Corey Pronman – “Brett Ritchie's season was affected when he was hit by mononucleosis mid-year, but he has enough admirable physical tools that helped him put together a decent season given the circumstances. His skating tool was fringe coming into the season but he made some strides in that area to where it is fringe-average and can touch average with good enough mechanics to possibly foresee future improvements. Ritchie's best tool is his physical game which projects as plus. He dominates when the puck gets along the wall and he scores most of his goals from within the blue paint area. I've seen times where opponents would throw their body at Ritchie and basically bounce off him. On the power play, he's the prototypical forward you want standing in front of the net as he has notable hand-eye coordination for a big guy and can get his stick on loose pucks and shots. The puck skills as a whole though are below-average, and he won't be used to start the play or create in open ice. His hockey sense is decent, maybe even flashing a small notch above average. Ritchie knows where he needs to be in the offensive zone and doesn't just drive to the net, and also shows a solid defensive game.”

The Hockey Writers – “Like most young power forwards, Ritchie will need to learn to utilize his size and engage himself physically to dominate the opposition and reach his full potential.  The large winger added about 15-20 pounds of muscle last summer and it was noticeable during puck battles along the half-boards. His skating stride is sufficient and he could stand to improve his first couple of steps but once Ritchie gets moving he has good speed and is difficult to contain.  Ritchie has all of the attributes professional scouts like in a power forward with the size, shot, soft hands and a strong skating stride to work in the dirty areas of the rink.  The biggest attraction with Ritchie is his ability to absolutely dominate along the boards and in the corners and if he is fully engaged physically he is a tank to move.  Scouts would love to see Brett utilize his size on a more consistent basis and develop a bit of a mean streak as well especially after seeing some of the fights he has been involved in.  Ritchie possesses all of the qualities to become one of the bigger steals of the 2011 NHL Draft.  If he puts in the work ethic to maximize his offensive skills then the kid has a lot to offer at the NHL level.  It is not too often that a player owns the size, hands, shot and puck protection skills like Ritchie that could possibly slip into the second round.  Brett admits that he likes to model his game after Anaheim’s Ryan Getzlaf (19th overall in 2003) and NHL teams would be thrilled if they selected a player who has the ability to dominate games physically similar to the Ducks’ star power forward.”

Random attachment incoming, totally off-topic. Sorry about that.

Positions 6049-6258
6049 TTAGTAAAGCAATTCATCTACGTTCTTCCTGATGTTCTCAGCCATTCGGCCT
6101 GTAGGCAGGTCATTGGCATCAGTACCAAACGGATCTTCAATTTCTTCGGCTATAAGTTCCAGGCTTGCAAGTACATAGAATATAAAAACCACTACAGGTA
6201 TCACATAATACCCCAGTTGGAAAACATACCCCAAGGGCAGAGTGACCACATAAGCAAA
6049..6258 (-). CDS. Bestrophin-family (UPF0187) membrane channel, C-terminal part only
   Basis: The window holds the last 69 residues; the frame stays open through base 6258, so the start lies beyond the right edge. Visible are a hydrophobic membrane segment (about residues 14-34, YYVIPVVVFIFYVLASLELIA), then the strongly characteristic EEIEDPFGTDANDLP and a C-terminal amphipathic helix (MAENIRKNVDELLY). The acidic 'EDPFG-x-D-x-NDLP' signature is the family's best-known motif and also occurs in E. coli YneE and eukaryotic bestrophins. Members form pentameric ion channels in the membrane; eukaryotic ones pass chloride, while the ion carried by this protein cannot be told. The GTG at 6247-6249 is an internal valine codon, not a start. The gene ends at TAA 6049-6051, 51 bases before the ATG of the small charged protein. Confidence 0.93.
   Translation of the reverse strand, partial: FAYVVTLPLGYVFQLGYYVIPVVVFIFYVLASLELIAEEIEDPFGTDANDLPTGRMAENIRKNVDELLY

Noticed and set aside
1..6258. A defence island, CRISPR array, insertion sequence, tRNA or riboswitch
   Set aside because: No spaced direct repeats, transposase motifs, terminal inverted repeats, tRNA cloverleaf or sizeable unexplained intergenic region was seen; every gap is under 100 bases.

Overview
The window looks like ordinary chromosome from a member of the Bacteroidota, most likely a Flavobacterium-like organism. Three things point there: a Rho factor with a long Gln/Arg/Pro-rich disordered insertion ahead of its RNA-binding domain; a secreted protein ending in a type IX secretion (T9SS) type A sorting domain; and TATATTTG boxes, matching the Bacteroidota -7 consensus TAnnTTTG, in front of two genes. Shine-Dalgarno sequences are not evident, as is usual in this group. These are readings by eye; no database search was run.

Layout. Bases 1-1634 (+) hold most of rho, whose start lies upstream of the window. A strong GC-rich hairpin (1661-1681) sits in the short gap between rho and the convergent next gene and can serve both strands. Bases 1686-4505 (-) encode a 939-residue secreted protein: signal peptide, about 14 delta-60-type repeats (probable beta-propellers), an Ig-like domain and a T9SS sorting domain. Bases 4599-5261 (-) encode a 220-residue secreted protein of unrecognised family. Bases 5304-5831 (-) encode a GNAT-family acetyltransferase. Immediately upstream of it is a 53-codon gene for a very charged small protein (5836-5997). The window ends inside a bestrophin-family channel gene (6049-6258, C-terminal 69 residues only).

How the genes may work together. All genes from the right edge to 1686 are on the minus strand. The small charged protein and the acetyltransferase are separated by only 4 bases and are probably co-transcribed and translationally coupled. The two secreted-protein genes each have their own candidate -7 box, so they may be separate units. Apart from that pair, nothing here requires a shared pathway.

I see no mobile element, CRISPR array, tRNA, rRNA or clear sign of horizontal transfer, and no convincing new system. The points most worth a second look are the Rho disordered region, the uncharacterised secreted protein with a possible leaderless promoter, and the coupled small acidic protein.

Mock Drafts:

Adam Kimelman, NHL.com – N/A

Mike Morreale, NHL.com – N/A

Steven Hoffner, NHL.com – N/A

Deven Persaud, NHL.com – N/A

TSN.ca – N/A

Gary Joyce, ESPN – N/A

Mark Seidel, CBC – N/A

Hockey’s Future – N/A

The Hockey News – N/A

 

Thoughts: Ritchie is a hulking player, but he doesn’t exploit his tremendous size advantage.  He’s a good skater and has decent hands, but he’d really shoot up draft boards if he played more physically.  After missing much of the season with ailments, Ritchie may get lost in the shuffle.  But if he’d played the whole year, his numbers would be much more impressive and he’d probably be a surefire top pick.  With all the Rangers’ undersized forwards, Ritchie would be an attractive addition.  However, they aren’t likely to spend a first-round pick on him.

New York drafted Michael Del Zotto from the OHL in the first round in 2008.

 

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Posted by Kevin Baumer | June 21, 2011 at 12:29 am
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Tuesday, October 28, 2014